Stronger Athletes

Stronger Athletes Formal Recognition and a Note on Intensity

August 11 "To avoid criticism do nothing, say nothing, be nothing." -Elbert Hubbard

Recognition For

The July 2003 Issue of Athletic Business Magazine recently featured While they short-changed our use of eye-popping web graphics they praised our desire to help coaches develop stronger, more productive athletes in the weight room.

"Short on style but long on substance, this text heavy website aims to generate quality young athletes rather than win graphic-design awards."

Thanks to Athletic Business and those readers who have visited our pages due to that write up. We encourage all involved in the training of young people to seek out the safe, productive, and efficient methods.

Keep Intensity High

Many coaches claim that they train their athletes with high intensity. However, due to repetitions that are performed too quickly and the use of multiple sets, many athletes have never experienced an intense training session.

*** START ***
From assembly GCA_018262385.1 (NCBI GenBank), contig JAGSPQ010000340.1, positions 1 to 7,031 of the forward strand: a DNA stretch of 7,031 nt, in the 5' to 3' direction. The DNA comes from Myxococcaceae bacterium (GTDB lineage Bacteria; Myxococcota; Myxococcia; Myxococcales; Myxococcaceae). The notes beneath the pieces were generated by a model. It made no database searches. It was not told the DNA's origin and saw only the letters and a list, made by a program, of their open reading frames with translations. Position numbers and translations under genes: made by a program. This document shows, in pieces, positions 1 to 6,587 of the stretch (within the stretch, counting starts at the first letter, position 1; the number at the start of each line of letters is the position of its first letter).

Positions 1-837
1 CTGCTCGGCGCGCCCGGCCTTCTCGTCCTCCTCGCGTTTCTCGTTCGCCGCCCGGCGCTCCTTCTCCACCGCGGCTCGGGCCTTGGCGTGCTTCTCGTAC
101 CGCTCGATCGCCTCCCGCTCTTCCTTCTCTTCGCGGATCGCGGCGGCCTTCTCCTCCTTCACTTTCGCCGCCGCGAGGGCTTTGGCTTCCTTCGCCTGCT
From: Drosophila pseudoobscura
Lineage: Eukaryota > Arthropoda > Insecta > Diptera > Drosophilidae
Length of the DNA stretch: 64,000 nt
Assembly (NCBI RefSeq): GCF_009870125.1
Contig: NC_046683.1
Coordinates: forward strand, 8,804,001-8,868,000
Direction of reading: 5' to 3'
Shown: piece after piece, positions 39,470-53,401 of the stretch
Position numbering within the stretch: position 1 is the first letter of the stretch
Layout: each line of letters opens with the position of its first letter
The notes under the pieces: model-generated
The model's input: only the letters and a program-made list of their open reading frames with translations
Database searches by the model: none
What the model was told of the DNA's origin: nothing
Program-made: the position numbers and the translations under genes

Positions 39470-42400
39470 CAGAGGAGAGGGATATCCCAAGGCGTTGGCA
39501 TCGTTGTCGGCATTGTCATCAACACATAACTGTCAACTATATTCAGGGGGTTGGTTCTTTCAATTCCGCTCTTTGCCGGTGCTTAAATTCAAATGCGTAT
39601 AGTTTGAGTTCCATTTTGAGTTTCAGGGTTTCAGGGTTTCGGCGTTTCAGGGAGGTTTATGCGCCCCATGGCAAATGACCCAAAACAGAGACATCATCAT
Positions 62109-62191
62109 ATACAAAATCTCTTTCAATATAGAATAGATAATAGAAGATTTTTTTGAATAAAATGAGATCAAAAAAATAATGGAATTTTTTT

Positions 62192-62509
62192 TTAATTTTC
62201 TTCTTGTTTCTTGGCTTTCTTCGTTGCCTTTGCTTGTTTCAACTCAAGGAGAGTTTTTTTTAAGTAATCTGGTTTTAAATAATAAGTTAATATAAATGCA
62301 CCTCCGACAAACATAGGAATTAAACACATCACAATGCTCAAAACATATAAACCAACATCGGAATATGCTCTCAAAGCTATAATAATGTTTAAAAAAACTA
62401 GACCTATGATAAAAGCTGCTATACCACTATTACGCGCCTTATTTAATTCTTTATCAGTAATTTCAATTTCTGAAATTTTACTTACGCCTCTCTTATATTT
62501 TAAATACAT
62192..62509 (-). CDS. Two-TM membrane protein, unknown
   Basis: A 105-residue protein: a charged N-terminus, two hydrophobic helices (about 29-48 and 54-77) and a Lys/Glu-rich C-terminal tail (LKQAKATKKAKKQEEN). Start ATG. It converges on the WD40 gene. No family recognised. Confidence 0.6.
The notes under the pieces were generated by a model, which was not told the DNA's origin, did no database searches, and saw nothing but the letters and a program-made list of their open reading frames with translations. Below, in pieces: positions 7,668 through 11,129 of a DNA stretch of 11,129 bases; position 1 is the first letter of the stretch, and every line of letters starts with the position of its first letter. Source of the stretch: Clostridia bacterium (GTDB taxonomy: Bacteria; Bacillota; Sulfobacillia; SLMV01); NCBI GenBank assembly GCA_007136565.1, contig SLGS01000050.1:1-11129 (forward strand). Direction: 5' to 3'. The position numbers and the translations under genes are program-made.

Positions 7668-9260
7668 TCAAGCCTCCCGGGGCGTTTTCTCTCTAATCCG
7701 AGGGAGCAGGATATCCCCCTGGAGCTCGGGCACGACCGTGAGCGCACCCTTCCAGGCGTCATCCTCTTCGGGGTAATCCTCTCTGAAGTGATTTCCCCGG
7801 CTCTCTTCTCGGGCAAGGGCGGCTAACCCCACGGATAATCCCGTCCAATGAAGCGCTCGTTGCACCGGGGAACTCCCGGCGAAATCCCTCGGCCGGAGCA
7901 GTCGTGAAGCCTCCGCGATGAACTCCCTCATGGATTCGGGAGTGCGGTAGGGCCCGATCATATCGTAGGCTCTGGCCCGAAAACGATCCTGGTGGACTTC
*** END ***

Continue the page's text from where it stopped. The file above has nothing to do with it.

The fact is, if an athlete can perform numerous sets in one training session, they did not train with a high amount of intensity. Try performing fewer sets, eventually getting to one working set to failure for each exercise not exceeding 15 exercises. Less sets should be performed as the athlete gains experience. Each set taken to momentary muscular failure would be all that is necessary to gain the desired results.

In order to maintain high intensity, it is necessary to train in a slow controlled manner so the athlete can efficiently recruit as much muscle fiber as possible. Training in a fast manner usually lowers the intensity level and makes the exercise less productive and unsafe.

Training the muscles to exhaustion in a slow controlled manner overloads the muscles and is intense. Remember, slower movements performed to failure is intense. You will develop the desired strength, power, and explosiveness and do so in a safe and intense manner.

***No Liability is assumed for any information written on the website. No medical advice is given on exercise. This advice should be obtained from a licensed health-care practitioner. Before anyone begins any exercise program, always consult your doctor. The articles are written by coaches that are giving advice on a safe, productive, and efficient method of strength training.***

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